Dozens of police officers and five current state constables in Pennsylvania joined the Oath Keepers over the past decade, according to a WITF analysis of the group’s registration data, public records and interviews with one current and several former members.
The findings shed light on how an organization whose members have interfered with federal law enforcement and showed up armed at protests once appealed to some officers. Several former members who spoke to WITF say they left the group after it took actions they did not support. One constable from eastern Pennsylvania, who is still a member, defends the group.
The Oath Keepers are under heightened scrutiny after the Jan. 6 insurrection in Washington D.C. that disrupted the peaceful transfer of presidential power. More than a dozen members are accused of attacking the U.S. Capitol to try to forcibly keep the losing candidate in power after the Oath Keepers’ leader called on members to “fight” against certification of Joe Biden’s victory.
The memberships raise concerns for some who monitor extremism or voters’ rights at polling places, where constables have authority.
Army veteran Stewart Rhodes formed the Oath Keepers in 2009 with a plan to recruit members from the ranks of police departments, military units and veterans’ groups — and a promise to defend the U.S. Constitution and resist what he called “unlawful orders.”
That promise is what appealed to Middlesex Township Police Officer Joseph Hallisey years ago.
“Back then it seemed like a good idea,” said Hallisey, who serves part of Cumberland County. The idea of veterans and police pledging to keep their oaths to the Constitution sounded honorable.
Hallisey said a local chapter of the group was interested in things such as emergency preparedness and civic engagement. However, the national group’s leadership soon “started going off the rails,” and he decided not to renew his membership.
Washington County Sheriff’s Office Sergeant Robert Lonick said he joined the Oath Keepers more than five or six years ago, and he left the group shortly after. Lonick emphasized that he never participated in group activities.
East Lansdowne Police Officer James Cadden said when he entered his information on the group’s website years ago, he thought it was dedicated to fighting corruption within police ranks.
The three-decade veteran of the agency that serves part of Delaware County said he remembers seeing the Oath Keepers mentioned on law enforcement websites, giving him the sense that they were a trusted organization.
After he heard about some Oath Keepers participating in a coalition of militia groups near the Malheur National Wildlife Refuge in Oregon in 2016, preventing federal authorities from reaching the armed militants who occupied the federal land, he decided the group wasn’t for him.
These officers are among nearly 1,500 people with Pennsylvania addresses listed in the Oath Keepers data. WITF obtained the information from Distributed Denial of Secrets, a group that offers leaked or hacked material to journalists and researchers. The data did not indicate how recently a person was an active member.
Public profiles associated with those names show professions ranging from construction workers and small business owners to medical doctors, lawyers, and commercial airline pilots. A few appear to be current or former military officers. Others draw county or state paychecks. Several hold local elected office.
The hacked data has led police departments around the country to look into officer affiliations with the group. In Pennsylvania, Pittsburgh police Lieutenant Philip Mercurio is under internal review after USA Today reported that he appeared to have used his police email address to join the group. When a WITF reporter called him to talk, he hung up.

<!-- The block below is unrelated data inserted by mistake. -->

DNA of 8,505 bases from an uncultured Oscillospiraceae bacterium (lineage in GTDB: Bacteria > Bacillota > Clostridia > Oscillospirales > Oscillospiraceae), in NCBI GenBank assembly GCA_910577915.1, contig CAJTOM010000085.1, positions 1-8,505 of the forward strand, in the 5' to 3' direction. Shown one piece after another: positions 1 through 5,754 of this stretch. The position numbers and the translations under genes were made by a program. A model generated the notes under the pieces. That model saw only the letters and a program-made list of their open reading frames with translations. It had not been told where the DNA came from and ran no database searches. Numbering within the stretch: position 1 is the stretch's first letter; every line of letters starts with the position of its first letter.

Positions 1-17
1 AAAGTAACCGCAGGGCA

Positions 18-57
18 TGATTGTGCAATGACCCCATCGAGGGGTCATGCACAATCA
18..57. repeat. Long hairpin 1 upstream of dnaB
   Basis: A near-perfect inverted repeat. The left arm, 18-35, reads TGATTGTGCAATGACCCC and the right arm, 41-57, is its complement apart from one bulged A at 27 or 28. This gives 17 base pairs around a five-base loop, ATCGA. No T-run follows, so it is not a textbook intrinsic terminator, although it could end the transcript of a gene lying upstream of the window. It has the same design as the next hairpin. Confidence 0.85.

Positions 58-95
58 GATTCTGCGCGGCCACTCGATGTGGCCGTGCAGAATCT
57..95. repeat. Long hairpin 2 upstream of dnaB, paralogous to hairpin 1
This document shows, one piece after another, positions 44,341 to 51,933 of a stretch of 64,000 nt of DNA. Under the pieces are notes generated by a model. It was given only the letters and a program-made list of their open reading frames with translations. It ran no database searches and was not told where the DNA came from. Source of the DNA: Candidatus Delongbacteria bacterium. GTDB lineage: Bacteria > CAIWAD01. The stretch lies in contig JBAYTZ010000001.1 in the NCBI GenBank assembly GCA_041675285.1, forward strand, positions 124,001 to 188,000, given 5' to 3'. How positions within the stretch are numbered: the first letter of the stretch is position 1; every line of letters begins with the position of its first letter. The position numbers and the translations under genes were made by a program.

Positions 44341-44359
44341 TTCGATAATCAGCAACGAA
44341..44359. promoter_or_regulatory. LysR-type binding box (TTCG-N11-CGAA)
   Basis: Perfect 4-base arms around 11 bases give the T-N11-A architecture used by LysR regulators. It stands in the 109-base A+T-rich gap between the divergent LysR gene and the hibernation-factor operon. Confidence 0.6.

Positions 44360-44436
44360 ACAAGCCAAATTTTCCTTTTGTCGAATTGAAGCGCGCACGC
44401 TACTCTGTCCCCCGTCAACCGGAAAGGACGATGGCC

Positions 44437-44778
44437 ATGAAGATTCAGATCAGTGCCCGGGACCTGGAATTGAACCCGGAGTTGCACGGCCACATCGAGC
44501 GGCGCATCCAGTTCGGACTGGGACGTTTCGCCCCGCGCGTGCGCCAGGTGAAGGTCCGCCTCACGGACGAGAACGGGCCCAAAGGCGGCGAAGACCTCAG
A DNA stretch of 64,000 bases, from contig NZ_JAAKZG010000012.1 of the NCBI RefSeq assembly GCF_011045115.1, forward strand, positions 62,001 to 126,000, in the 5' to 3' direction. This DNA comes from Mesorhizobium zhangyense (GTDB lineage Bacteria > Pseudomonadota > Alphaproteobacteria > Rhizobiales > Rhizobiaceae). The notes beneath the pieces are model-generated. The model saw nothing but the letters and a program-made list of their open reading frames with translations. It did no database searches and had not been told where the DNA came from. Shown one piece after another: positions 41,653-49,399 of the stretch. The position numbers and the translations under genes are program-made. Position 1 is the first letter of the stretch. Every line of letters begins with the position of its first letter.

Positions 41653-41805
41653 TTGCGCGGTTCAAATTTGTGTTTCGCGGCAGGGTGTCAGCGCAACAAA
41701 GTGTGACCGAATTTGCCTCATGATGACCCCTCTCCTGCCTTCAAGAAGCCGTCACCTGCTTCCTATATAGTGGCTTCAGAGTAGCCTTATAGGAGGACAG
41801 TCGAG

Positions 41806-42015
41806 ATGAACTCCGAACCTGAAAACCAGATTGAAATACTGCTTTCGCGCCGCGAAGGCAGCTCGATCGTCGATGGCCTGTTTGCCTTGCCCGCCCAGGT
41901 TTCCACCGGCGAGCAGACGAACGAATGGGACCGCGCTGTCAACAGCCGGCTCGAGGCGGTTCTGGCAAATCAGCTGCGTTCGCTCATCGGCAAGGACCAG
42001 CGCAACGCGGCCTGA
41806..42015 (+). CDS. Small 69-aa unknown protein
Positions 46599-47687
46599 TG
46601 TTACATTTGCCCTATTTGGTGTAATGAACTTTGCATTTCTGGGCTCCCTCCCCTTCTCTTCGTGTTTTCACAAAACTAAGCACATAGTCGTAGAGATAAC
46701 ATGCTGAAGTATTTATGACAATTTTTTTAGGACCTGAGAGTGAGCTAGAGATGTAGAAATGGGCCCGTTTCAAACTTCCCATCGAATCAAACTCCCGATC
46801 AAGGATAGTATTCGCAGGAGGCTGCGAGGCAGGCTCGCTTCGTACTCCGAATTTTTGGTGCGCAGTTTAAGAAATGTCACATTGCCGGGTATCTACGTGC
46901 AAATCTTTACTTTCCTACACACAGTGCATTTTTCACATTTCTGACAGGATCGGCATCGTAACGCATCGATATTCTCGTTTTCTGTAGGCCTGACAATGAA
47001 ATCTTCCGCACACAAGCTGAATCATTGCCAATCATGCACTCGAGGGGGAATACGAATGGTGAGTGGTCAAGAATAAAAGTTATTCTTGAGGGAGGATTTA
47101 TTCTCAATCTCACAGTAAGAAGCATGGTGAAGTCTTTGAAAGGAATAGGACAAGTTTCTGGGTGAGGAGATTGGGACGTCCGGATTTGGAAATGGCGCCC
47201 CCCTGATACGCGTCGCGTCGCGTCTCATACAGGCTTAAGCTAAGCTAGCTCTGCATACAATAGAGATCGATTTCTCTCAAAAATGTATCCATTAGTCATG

Two departments contacted for this story said they have policies preventing officers from joining groups that aim to interfere with or overthrow a “lawfully constituted government” — similar to this Pennsylvania State Police policy. No state troopers were identified as having joined the Oath Keepers.
In addition to those mentioned, WITF identified four more people whose Oath Keepers information matches that of current police officers in Pennsylvania. Journalists matched names, addresses and contact information with those found in public records, which in some cases showed places of employment. WITF is not publishing those names or agencies because it couldn’t conclusively determine that the information was correct.
WITF also found 47 people whose social media profiles or other public records state they are former police officers, or whose self-identification as police is reflected in the Oath Keepers data cache, but who didn’t appear to be currently working for departments.
An ‘anti-government’ group
Groups such as the Anti-Defamation League describe the Oath Keepers as “right-wing, anti-government extremists who are part of the militia movement, which believes that the federal government has been co-opted by a shadowy conspiracy that is trying to strip American citizens of their rights.”
The Southern Poverty Law Center points to Oath Keepers founder Stewart Rhodes’ incendiary public comments and messages to members. Those include an open letter posted in December 2020, as allies of the former president were ramping up lies that the election had been stolen. In that post, Rhodes called on former president Donald Trump to declare martial law or risk militia-led civil war.
Rhodes also called for members to attend the Jan. 6 rally that led to the U.S. Capitol attack.
“It is CRITICAL that all patriots who can be in D.C. get to D.C. to stand tall in support of President Trump’s fight to defeat the enemies foreign and domestic who are attempting a coup, through the massive voter fraud and related attacks on our Republic,” Rhodes said on the Oath Keepers’ website on Jan. 4, according to criminal filings against alleged Jan. 6 conspirators.